war on terror, she's very skilled in interactg with terrorism experts in our country and around the world. and she called out for an intelligence in new york we had 20 attempts to harm new york since 9/11 and all have been stopped by intelligence. do we need to do better? we have to be right every second of the day to protect our people. i thought the response of the nypd and the whole team made me so proud to be a new yorker and an american. >> does it concern you that his family did have interactions with the fbi and they looked into a complaint from neighbors and pete williams is reporting that a neighbor overheard him calling his son a terrorist. he decided there was no threat there. >> we had the best fbi in the
world. the professionalism that they brought to the site was inspiring and they will be reporting to congress and hearings and other areas where they will have a complete determination. the bottom line is within 36 hours, the criminal was apprehended. a say congratulations. >> carolyn maloney, thank you very much for your time. msnbc will be live at the global citizen festival. an estimated 1.2 million americans are living with hiv, once a death sentence and now new treatments are allowing people to live long and healthy lives. blake coy traveled for a look at a pill that promises to prevent hiv. >> did you ever think you would
be alive standing here today? >> i did not think i was going to be alive. they told me i would make 30 and i'm now 55. almost every year since i was 28 i have been told i had a year to live or it was suspected and since the 1980s. the thing they talk most about is a nail if taken daily can prevent hiv. let's talk to the doctor who discovered this use. it's one pill a day and 99% effective in preventing hiv. >> it's one pill a day and really works as well as people take it. people will stay hiv-free. no one has become infected that took prep daily. people are amazed to discover there is a pill and many people don't know about it yet. the first step is to get the word out.
there is a prevention pill that you can take to stay free of hiv. >> how long have you been on prep? >> about 2 1/2 years now. >> what has prep done? >> helped remove the fear of hiv infection and helps unify our community. >> how many of your friends are on prep? >> a good number are. >> they are helping near the goal of zero new infections and there were 255 last year down from 300 the year before. for those who lived through the epidemic, the thought of getting to zero was once unthinkable. >> it's hard to think this didn't happen for me. if the country paid more attention, maybe more of my friends and not only here in san francisco, but across the world would have been saved. these guys would have lived happily ever after. i don't think we thought it was possible. >> so fascinating. msnbc is the official media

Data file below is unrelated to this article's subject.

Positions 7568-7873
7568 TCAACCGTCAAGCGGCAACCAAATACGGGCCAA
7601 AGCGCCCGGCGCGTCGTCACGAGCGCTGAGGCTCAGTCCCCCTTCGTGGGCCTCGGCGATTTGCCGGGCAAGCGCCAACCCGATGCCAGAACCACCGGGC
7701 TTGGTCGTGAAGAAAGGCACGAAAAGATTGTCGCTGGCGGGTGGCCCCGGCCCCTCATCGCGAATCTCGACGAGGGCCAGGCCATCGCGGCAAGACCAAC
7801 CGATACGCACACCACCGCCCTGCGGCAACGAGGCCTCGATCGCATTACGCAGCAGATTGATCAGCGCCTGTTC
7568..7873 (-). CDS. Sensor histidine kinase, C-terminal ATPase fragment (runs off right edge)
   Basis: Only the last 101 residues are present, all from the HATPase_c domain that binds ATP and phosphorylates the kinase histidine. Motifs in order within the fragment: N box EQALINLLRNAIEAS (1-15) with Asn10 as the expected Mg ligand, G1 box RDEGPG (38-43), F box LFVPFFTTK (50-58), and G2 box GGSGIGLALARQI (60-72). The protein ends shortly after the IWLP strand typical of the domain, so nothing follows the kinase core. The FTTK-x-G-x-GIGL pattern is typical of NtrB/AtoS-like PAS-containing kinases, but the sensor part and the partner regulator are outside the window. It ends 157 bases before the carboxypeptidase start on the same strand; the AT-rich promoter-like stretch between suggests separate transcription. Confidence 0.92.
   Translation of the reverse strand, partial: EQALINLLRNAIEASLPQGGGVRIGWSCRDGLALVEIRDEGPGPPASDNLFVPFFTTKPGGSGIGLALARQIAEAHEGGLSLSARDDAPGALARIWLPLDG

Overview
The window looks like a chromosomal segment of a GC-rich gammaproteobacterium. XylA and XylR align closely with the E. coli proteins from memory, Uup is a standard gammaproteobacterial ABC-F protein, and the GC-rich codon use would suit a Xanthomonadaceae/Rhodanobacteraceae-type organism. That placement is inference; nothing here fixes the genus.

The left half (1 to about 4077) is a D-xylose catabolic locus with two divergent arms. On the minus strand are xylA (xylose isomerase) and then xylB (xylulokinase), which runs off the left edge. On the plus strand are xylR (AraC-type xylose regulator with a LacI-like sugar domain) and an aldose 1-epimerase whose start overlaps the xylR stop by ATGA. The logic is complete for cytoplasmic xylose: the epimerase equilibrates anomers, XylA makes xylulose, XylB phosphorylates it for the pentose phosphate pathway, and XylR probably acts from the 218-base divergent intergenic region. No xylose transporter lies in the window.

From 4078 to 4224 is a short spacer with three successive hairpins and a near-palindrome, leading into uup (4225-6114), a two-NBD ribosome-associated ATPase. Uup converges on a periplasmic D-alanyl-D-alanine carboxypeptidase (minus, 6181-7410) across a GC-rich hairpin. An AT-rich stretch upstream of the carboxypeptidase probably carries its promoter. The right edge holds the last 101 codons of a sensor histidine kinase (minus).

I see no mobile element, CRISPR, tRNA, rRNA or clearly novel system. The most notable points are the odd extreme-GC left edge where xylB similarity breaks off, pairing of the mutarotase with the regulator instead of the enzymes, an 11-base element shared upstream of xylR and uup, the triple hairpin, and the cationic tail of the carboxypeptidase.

partner for the festival. you can watch the action live here on msnbc and it will be a great concert at 3:00 p.m. eastern time. the musical performances and metallica and all kinds of others. we'll be right back. ♪ when is your flu shot more than a flu shot? when it helps give a lifesaving vaccine to a child in need. ♪ thanks to customers like you, walgreens "get a shot. give a shot." program has helped provide 15 million vaccines through the un foundation. it's that easy to make a difference. ♪ walgreens. at the corner of happy and healthy. make sure it's ano make a intelligent one. ♪ the highly advanced udi , with available virtual cockpit.
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. in oklahoma, new video of a white officer shooting an unarmed black man has been released by the tulsa police department. the video you are about to see is graphic. take a listen. >> he won't show me his hands. >> that are looks like a bad dude too. >> an officer is describing the situation. video from the ground and the helicopter showing terence crutcher has his hands up and his suv stalled on the road and he refused to follow commands before he was shot and he later